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News

Mouse helps researchers distinguish pain and memory pathways in the brain

Washington University In St Louis : 06 June, 2002  (Technical Article)
Memory and pain are not inextricably linked, according to research at Washington University School of Medicine in St. Louis. The results may help scientists develop medications that treat acute or chronic pain without compromising a patient
Reporting in the issue of Nature Neuroscience, the researchers demonstrate that mice need a substance called calcium-calmodulin-dependent protein kinase IV in order to associate painful events with the activities and environment where they occurred. This so-called “fear memory” allows animals and people to be extra careful in situations where they might get hurt. For example, a child who touches a hot skillet and sustains a mild burn probably will avoid touching the skillet in the future.

“We found that in pain-related memory tests, mice who can’t make CaMKIV don’t have very good memories about painful events, but they respond normally to pain,” says principal investigator Min Zhuo, Ph.D., professor of anesthesiology and of anatomy and neurobiology. “Because we were able to separate pain from memory, I believe it may be possible to design drugs that could block a pain response without inhibiting higher brain function.”

Zhuo and colleagues compared normal mice with genetic knockout mice completely lacking CaMKIV. The knockout mice were developed by co-investigator Talal A. Chatilla, M.D., associate professor of pediatrics. Post-doctoral fellow Feng Wei, Ph.D., is the study’s first author.

The researchers played a particular tone or placed the mice in a specific environment prior to exposing them to a mild foot shock. Not only did the normal mice respond to painful stimuli, they also, after several trials, froze in apparent fear when they heard the tone or were placed in the environment associated with pain. Like Pavlov’s famous dogs salivating at the sound of a dinner bell, the mice reacted strongly to the environmental cues that preceded certain events.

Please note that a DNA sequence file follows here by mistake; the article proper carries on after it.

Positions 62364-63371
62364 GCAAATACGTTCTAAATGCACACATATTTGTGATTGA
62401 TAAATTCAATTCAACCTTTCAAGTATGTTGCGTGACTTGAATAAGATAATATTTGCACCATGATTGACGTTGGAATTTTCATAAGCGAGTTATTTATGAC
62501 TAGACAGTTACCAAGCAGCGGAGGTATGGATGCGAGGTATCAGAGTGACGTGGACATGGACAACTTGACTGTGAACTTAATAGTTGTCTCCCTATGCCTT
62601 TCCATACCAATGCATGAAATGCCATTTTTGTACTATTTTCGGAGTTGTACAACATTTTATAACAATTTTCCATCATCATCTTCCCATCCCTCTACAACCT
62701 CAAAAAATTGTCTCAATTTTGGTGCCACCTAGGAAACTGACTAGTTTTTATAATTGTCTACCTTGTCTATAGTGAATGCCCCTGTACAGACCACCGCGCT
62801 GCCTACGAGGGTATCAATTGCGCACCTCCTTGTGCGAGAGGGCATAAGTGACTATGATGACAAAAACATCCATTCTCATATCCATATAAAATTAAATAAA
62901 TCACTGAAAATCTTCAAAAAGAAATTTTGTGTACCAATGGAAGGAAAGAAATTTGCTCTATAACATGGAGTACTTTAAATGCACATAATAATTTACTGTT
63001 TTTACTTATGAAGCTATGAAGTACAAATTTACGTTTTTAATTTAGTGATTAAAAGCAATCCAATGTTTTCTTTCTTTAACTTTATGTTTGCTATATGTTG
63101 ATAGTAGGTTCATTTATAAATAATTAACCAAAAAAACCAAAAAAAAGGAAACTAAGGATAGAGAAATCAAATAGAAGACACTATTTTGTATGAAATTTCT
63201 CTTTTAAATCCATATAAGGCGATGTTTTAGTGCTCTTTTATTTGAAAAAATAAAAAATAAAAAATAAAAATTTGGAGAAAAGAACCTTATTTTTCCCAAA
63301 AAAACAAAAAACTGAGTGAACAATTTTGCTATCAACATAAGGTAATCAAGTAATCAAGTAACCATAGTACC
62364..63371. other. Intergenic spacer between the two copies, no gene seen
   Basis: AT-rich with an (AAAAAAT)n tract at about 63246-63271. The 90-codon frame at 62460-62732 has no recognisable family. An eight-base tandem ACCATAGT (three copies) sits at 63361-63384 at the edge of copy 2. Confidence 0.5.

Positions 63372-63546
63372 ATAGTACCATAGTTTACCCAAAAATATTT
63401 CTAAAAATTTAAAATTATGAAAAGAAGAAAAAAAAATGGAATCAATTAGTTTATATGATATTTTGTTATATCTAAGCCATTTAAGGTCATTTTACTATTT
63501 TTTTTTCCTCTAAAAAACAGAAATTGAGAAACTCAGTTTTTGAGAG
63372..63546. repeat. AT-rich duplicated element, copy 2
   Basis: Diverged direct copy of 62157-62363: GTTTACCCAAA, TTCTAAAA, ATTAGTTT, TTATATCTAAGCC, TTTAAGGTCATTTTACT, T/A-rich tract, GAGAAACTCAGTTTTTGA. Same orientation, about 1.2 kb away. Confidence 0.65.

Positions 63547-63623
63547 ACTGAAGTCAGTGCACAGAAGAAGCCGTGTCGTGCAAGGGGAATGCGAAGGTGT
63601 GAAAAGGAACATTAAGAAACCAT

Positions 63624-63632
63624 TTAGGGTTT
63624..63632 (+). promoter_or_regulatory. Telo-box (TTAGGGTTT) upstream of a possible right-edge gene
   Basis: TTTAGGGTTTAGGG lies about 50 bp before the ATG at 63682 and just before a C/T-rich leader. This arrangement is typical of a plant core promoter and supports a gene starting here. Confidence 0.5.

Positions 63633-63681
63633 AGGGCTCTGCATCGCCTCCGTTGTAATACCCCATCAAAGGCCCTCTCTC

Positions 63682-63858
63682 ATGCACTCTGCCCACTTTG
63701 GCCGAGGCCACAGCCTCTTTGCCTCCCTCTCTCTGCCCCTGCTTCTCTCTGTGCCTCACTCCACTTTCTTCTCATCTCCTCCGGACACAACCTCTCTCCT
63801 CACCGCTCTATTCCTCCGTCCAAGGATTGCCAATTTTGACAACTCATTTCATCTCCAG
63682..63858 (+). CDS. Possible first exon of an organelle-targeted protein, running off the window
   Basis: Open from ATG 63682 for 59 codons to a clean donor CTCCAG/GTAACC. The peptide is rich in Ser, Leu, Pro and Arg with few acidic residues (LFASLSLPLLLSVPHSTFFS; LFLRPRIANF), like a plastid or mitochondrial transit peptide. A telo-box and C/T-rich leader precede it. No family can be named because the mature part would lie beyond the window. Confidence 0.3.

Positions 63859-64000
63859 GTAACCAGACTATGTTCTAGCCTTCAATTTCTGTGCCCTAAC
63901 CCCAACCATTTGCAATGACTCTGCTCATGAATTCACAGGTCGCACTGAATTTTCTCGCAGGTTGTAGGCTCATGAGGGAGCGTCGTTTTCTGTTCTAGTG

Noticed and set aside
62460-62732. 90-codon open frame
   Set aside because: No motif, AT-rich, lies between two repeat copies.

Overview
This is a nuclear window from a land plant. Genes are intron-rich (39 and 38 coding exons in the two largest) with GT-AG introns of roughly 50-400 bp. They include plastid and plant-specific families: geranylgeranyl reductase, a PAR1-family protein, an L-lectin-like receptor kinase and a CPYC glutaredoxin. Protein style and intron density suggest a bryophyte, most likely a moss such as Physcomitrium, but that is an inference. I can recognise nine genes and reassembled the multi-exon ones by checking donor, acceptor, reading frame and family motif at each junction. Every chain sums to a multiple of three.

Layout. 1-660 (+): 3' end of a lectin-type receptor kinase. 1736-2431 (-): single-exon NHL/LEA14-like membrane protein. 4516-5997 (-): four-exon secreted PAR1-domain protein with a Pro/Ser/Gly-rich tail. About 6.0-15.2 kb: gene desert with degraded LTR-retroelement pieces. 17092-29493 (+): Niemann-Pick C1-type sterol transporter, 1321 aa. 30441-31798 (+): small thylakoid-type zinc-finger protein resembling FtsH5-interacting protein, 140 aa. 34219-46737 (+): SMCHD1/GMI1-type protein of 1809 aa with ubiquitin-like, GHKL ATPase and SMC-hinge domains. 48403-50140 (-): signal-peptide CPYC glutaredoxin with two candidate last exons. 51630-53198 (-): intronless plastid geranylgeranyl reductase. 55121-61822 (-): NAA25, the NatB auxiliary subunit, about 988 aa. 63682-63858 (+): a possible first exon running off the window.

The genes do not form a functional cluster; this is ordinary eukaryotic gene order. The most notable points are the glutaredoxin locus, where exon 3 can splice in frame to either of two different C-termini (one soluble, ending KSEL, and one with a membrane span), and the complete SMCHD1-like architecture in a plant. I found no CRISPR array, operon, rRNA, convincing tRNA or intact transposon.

Mice lacking CaMKIV also reacted normally to painful events. However, unlike normal nice, they did not learn to react to the environmental cues.

The team also studied activity at the cellular level in brain structures like the hippocampus and the amygdala, known to be involved in fear, memory and pain sensation. In particular, they looked for changes in the activity of a protein called cyclic AMP-responsive element binding protein, which is involved in creating new memories. Brain slices taken from mice that could not make CaMKIV had severely lower levels of CREB activity triggered either by fear conditioning or neuronal activity than those from normal mice.

In past studies, Zhuo has learned that brain processes like long-term potentiation and long-term depression are involved not only in so-called higher brain functions like learning and memory, but also might influence things like how individuals react to painful events. For example, LTP and LTD sometimes are involved in the reaction of sensory neurons in the spinal cord to painful events.

“For many years, we thought that pain was only in the periphery or in the spinal cord,” he explains. “Most everybody thought of pain as a spinal cord phenomenon. But when you look at all of these studies together, they suggest that the brain plays a very important role in the interpretation of noxious information.”

In addition to the CREB pathway, Zhuo is studying other brain events to learn how pain sensation and higher brain function are connected and to figure out ways to separate them.

“The findings show that genetic and molecular activity upstream of CREB might provide a key to selectively suppressing pain without interfering with memory and other higher brain function,” Zhuo says.
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